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The Linux Kernel Module Programming Guide
Prev Chapter 2. Hello World Next

2.3. Hello World (part 2)

As of Linux 2.4, you can rename the init and cleanup functions of your modules; they no longer have to be called init_module() and cleanup_module() respectively. This is done with the module_init() and module_exit() macros. These macros are defined in linux/init.h. The only caveat is that your init and cleanup functions must be defined before calling the macros, otherwise you'll get compilation errors. Here's an example of this technique:

Example 2-3. hello-2.c

 *  hello-2.c - Demonstrating the module_init() and module_exit() macros.
 *  This is preferred over using init_module() and cleanup_module().
#include <linux/module.h>       /* Needed by all modules */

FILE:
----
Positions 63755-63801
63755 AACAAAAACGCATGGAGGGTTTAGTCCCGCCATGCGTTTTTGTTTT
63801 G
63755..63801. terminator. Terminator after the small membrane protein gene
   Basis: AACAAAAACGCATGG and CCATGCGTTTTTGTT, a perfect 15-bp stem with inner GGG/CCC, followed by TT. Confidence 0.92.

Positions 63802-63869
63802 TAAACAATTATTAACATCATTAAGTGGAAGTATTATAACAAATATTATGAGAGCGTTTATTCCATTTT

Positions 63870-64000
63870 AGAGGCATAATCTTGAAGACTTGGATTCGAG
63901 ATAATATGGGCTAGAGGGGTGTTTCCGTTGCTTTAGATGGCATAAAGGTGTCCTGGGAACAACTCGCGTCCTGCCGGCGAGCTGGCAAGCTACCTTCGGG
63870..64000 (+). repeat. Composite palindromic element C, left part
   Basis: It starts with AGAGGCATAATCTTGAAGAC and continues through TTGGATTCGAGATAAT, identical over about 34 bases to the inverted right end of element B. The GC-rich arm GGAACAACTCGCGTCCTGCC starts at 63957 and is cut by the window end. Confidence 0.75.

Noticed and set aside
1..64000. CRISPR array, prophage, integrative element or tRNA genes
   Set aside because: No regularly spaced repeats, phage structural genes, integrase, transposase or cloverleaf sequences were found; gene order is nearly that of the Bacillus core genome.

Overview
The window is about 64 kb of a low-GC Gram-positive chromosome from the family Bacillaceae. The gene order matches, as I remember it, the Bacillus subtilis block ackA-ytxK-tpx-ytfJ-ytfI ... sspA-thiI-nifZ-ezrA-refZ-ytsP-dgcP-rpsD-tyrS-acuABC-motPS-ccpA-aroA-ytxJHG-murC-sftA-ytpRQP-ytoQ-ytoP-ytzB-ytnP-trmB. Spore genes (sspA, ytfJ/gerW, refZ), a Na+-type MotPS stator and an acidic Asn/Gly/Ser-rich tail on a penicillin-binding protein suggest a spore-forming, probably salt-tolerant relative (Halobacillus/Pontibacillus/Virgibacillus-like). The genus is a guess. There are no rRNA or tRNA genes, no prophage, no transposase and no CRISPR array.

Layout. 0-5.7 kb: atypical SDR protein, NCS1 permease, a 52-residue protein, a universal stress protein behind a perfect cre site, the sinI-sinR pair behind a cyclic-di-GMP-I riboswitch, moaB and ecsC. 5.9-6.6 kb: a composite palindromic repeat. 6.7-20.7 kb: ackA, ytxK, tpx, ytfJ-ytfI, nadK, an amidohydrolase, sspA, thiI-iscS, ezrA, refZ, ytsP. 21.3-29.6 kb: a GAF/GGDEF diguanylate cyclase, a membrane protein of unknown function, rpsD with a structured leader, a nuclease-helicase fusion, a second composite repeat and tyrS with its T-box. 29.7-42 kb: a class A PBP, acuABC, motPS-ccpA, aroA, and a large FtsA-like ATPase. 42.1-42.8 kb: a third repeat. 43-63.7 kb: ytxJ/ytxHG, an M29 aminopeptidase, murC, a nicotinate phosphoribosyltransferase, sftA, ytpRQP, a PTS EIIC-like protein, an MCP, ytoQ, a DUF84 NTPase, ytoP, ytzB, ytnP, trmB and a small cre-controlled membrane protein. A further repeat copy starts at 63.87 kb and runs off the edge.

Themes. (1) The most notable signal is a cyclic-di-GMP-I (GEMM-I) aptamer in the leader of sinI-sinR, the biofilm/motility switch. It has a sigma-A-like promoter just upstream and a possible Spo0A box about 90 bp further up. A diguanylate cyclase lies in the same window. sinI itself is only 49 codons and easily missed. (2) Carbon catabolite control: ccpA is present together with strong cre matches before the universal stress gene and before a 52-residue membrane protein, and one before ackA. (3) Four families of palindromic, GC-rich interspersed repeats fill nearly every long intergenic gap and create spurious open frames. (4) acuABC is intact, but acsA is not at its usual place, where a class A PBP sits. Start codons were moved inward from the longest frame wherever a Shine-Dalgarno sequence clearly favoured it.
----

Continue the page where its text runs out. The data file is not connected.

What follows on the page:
#include <linux/kernel.h>       /* Needed for KERN_INFO */
#include <linux/init.h>         /* Needed for the macros */

static int __init hello_2_init(void)
        printk(KERN_INFO "Hello, world 2\n");
        return 0;

static void __exit hello_2_exit(void)
        printk(KERN_INFO "Goodbye, world 2\n");


So now we have two real kernel modules under our belt. Adding another module is as simple as this:

Example 2-4. Makefile for both our modules

obj-m += hello-1.o
obj-m += hello-2.o

        make -C /lib/modules/$(shell uname -r)/build M=$(PWD) modules

        make -C /lib/modules/$(shell uname -r)/build M=$(PWD) clean

Now have a look at linux/drivers/char/Makefile for a real world example. As you can see, some things get hardwired into the kernel (obj-y) but where are all those obj-m gone? Those familiar with shell scripts will easily be able to spot them. For those not, the obj-$(CONFIG_FOO) entries you see everywhere expand into obj-y or obj-m, depending on whether the CONFIG_FOO variable has been set to y or m. While we are at it, those were exactly the kind of variables that you have set in the linux/.config file, the last time when you said make menuconfig or something like that.

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